Come into the Garden, Bard; Or, From Bed to Verse

Russ McDonald


The project from which this paper derives addresses the emerging forms of Elizabethan poetry in the context of contemporary visual design, specifically the forms and shapes that characterize the arts and crafts in the period: architecture, interior decoration, painting, and many others. The form of the decasyllabic line, the medium for the greatest poetic achievements of the period, is a major product of a culture in which artisans from many disciplines devoted themselves to the rewards of arrangement and pattern. In various fields of craft, as in English thought generally, the values of similitude, contrast, equivalence, and symmetry become increasingly prominent as the sixteenth century proceeds.

The conventions and principles that produced the great gardens of England and Europe are among the same principles that Elizabethan poets were exploiting to delight readers and audiences. In a crude analogy, we might say that language is the poet’s material equivalent of the gardener’s earth, and that sounded language is the medium onto which the poet imposes patterns to create the harmonious, composed poetic object. The intersecting vocabularies of horticulture and of poetry help us to document the appreciation for form that attends Tudor humanism and characterizes particularly the last decades of Elizabeth’s reign.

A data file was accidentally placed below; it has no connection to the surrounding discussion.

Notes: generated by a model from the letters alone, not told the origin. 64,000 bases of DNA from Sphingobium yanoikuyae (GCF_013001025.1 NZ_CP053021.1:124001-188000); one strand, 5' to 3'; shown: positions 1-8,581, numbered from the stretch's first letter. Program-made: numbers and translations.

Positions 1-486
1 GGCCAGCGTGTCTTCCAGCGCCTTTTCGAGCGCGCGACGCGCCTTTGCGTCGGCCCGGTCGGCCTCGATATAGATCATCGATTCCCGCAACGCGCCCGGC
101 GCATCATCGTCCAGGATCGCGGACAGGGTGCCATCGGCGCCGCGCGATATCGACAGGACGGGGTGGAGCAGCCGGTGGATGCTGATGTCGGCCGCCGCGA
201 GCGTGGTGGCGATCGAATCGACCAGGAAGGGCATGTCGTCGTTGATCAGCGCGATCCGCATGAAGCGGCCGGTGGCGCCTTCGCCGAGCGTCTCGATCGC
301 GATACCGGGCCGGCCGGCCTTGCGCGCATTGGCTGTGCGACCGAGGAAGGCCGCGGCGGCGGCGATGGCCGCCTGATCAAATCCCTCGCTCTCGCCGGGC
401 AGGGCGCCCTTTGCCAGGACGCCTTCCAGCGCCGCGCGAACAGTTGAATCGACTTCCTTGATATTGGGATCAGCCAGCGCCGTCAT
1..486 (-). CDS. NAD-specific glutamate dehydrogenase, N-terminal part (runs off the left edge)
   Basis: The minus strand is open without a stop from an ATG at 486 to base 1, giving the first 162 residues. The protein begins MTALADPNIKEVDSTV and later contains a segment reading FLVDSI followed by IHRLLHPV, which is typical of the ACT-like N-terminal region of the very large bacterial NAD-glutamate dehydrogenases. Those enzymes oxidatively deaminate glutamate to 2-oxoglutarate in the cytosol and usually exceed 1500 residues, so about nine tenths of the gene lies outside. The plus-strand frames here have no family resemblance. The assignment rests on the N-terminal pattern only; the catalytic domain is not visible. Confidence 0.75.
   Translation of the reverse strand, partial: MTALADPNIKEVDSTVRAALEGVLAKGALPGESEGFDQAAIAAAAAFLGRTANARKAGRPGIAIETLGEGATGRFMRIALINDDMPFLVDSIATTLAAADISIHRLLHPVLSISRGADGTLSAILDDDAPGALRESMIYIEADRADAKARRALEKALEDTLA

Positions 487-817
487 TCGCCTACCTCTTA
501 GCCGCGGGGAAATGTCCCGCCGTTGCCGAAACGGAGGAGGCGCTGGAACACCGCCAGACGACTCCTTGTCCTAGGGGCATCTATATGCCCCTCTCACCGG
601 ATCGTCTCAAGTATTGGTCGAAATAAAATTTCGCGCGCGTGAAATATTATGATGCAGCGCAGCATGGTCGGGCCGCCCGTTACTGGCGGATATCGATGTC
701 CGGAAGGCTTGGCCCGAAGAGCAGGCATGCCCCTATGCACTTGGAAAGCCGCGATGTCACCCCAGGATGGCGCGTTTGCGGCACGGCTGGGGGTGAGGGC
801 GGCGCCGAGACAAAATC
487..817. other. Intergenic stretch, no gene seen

Keywords: Shakespeare, visual culture, early modern gardens, iambic pentameter, decasyllabic line, earth and language medium analogy

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